Parallel DC Circuits


A circuit in which two of more electrical resistances or loads are connected across the same voltage source is called a parallel circuit. The primary difference between the series circuit and the parallel circuit is that more than one path is provided for the current in the parallel circuit. Each of these parallel paths is called a branch. The minimum requirements for a parallel circuit are the following:

  • A power source.
  • Conductors.
  • A resistance or load for each current path.
  • Two or more paths for current flow.

Figure 10-90 depicts the most basic parallel circuit. Current flowing out of the source divides at point A in the diagram and goes through R1 and R2. As more branches are added to the circuit, more paths for the source current are provided.

Voltage Drops

The first point to understand is that the voltage across any branch is equal to the voltage across all of the other branches.

Total Parallel Resistance

The voltage across any branch is equal to the voltage across all of the other branches.

The parallel circuit consists of two or more resistors connected in such a way as to allow current flow to pass through all of the resistors at once. This eliminates the need for current to pass one resistor before passing through the next. When resistors are connected in parallel, the total resistance of the circuit decreases. The total resistance of a parallel combination is always less than the value of the smallest resistor in the circuit. In the series circuit, the current has to pass through the resistors one at a time. This gave a resistance to the current equal the sum of all the resistors. In the parallel circuit, the current has several resistors that it can pass through, actually reducing the total resistance of the circuit in relation to any one resistor value.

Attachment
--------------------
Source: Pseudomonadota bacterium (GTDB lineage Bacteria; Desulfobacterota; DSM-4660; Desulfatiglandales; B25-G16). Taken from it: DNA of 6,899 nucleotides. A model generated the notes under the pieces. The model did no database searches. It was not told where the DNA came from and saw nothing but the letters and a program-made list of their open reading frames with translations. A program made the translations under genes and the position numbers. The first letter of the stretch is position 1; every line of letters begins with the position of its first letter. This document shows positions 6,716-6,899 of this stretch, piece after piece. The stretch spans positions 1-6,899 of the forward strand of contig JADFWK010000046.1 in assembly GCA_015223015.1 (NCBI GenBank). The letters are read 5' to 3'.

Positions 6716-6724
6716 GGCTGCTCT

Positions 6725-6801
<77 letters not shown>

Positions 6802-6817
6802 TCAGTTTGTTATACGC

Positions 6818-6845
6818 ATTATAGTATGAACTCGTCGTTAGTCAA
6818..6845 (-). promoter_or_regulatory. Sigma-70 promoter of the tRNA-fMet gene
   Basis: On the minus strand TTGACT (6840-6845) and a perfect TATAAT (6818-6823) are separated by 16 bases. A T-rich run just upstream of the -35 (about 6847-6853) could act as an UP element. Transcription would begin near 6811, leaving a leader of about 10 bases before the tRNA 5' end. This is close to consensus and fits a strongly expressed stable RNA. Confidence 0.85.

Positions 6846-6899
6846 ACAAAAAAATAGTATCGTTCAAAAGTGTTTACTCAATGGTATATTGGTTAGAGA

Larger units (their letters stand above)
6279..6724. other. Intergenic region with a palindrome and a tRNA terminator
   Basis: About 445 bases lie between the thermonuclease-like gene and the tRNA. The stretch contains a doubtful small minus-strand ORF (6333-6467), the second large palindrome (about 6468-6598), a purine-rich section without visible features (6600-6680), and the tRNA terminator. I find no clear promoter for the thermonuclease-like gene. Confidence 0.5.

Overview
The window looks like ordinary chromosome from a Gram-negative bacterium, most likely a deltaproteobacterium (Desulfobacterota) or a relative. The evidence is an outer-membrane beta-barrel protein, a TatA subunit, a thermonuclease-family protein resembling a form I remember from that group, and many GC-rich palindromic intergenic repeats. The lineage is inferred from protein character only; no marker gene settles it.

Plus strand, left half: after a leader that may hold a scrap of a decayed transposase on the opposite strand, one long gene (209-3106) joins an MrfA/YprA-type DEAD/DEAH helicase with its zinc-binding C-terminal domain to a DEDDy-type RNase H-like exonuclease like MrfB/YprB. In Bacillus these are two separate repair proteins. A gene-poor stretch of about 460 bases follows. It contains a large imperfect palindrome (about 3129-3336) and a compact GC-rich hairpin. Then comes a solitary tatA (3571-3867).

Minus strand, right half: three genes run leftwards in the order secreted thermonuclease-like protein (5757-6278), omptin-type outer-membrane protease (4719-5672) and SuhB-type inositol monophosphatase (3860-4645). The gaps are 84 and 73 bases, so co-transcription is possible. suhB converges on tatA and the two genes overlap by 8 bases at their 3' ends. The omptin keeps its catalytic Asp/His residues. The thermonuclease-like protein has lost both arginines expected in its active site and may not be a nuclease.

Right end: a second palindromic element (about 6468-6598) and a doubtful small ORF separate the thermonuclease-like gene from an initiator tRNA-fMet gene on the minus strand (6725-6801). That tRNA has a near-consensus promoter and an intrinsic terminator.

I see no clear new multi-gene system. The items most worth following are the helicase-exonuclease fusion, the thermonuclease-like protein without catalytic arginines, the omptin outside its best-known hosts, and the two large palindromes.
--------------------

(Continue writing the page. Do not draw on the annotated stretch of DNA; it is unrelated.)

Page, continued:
The amount of current passing through each resistor will vary according to its individual resistance. The total current of the circuit will then be the sum of the current in all branches. It can be determined by inspection that the total current will be greater than that of any given branch. Using Ohmís law to calculate the resistance based on the applied voltage and the total current, it can be determined that the total resistance is less than any individual branch.

An example of this is if there was a circuit with a 100 O resistor and a 5 O resistor; while the exact value must be calculated, it still can be said that the combined resistance between the two will be less than the 5 O.

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